Tag Archives: big things

Big Things – a taste of Nostalgia

19 Mar

big banana 1972In my book, ‘Arkie’s Pilgrimage to the Next Big Thing’, my protagonist Arkie and her friend Haruko are sometimes bemused and sometimes captivated by the Big Things they encounter on their journey. While they agree that some Big Things are better than others, it turns out that even the most lacklustre have their attractions. The Big Pelican has eyelashes to die for and a rather flirtatious look about it and inside The Big Shell, Arkie can hear the roar of distant seas. The Big Prawn is rather intimidating. A twenty-five metre prawn would be enough to make me flee the water forever, Arkie reflects.

While Big Things first started in America it is probably safe to say that no other country has embraced them with quite the gusto of Australia.  Big Things were originally conceived of as extra-large agricultural products, designed to show travellers how country folk live. They were, in effect, farming theme parks. But that original intention later expanded to embrace practically anything that could be reproduced in a super-sized form.

Big things kicked off in Australia in the 60s with the Big Scotsman, The Big Banana, the Big Stubby and the Big Staircase.  While some folks were sporting Afros and peace symbols, eating pork with prunes and carrying flowers, others were busy building Big Things.

The 70s was the decade of pet rocks, hot pants, pineapple cheese balls, curly perms and platform shoes. It also brought us the Big Captain Cook, the Big Crab, the Big Macadamia Nut, the Big Pineapple, the Big Penguin, the Big Mower and the Big Cow. Quirky times.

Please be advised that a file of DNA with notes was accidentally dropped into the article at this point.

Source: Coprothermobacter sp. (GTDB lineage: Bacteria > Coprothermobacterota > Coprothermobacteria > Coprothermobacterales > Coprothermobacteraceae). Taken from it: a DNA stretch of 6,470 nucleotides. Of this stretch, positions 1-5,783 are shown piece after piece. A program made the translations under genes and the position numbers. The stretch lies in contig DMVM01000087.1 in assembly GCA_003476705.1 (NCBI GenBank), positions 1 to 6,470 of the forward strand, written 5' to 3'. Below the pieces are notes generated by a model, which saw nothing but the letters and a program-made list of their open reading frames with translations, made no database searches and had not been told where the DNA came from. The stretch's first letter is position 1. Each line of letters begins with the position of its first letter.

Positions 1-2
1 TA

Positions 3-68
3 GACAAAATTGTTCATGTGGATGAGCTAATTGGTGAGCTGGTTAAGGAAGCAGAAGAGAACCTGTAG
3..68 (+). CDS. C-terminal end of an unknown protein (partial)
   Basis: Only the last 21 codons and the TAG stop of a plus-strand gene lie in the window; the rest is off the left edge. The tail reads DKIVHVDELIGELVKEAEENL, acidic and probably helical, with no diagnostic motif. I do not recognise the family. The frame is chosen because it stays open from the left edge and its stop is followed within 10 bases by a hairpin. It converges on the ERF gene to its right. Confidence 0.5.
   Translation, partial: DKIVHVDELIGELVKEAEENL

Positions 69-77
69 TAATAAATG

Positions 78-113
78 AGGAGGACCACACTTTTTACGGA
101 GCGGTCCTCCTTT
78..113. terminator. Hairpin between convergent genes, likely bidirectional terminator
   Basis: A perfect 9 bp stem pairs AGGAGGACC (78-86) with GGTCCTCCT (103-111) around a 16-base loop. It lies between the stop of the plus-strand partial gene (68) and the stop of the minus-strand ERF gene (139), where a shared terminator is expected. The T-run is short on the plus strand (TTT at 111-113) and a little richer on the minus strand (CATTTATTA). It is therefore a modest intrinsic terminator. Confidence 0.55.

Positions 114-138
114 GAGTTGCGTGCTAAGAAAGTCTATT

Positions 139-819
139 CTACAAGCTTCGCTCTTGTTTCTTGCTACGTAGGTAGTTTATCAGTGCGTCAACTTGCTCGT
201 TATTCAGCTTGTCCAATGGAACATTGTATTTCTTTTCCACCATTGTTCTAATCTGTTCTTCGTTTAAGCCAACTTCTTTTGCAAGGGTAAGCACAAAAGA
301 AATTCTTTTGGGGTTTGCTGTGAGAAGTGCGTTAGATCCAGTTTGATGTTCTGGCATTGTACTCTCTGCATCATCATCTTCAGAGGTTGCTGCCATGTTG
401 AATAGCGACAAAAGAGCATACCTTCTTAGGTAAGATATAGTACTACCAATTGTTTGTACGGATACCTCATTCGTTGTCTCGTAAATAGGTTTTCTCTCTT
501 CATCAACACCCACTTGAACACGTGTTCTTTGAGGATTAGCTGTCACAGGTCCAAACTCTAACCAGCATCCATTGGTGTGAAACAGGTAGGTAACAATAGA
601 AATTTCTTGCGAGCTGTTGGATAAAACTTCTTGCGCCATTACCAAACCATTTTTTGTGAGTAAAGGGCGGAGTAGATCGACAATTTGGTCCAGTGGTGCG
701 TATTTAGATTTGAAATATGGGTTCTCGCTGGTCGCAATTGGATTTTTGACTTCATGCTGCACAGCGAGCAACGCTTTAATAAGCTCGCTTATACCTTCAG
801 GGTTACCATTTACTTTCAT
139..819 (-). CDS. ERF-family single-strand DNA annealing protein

Some will remember the 80s as being all about pedal pushers, Rubik’s Cube, prawn and avocado cocktail, big hair and acid-wash jeans. But, more importantly, this decade also brought us nineteen big things including the Big Bulls, the Big Mandarin, the Big Avocado and the Big Chook. It’s a wonder people got anything done at all in the 80s with all those Big Things to build.

To me there is something quite surrealistic about Big Things. They raise questions such as, why would you build a Big Cow? Or a Big Prawn for that matter? I suspect that the answer is, Why not? As Arkie says, they are an opportunity to reflect, Magnified to many times its normal size, a cow forces me to consider the essence of ‘cowness’. Cows of course are sacred to Hindus and are often revered as a symbol of wealth and abundance in other religions too. Is building a Big Cow therefore a subconscious effort to call forth good fortune?

Even if you don’t believe, like Arkie, that Big Things are deeply meaningful, you may still think, as I do, that there is something weird and sweet about them. I don’t know about you, but somehow they always make me smile.

PS. The photo is taken circa 1972 of my sister and I with my mother at the Big Banana.

This blog originally appeared at Starts at Sixty.

Release day – it’s a pilgrimage to what?

1 Feb

eiffel tower small 2It’s taken about four years for ‘Arkie’s Pilgrimage to the Next Big Thing‘ to come from first idea to publication. This is a good thing in a way as it’s given me plenty of time to get used to the idea that I’m going to have to answer the question – what is your book about?

What I usually say is – ‘It’s a story about a woman doing a pilgrimage to the Australian big things.’ I’ve noticed when I say this that people often look puzzled, so then I add, ‘you know, the Big Prawn, the Big Pineapple…’ And then their faces clear.

But before the Big Things, there was the pilgrimage…

Undertaking a pilgrimage usually hints at a desire for transformation or redemption, which is the case for my protagonist. The story opens at Byron Bay railway station on New Year’s Eve where Arkie plans to end it all. However, as you may know, you’d be waiting an awfully long time to throw yourself under a train in Byron Bay. Arkie is a trendspotter who has carelessly lost in quick succession her husband, her lover and her ability to spot trends,. Hence the need for a pilgrimage.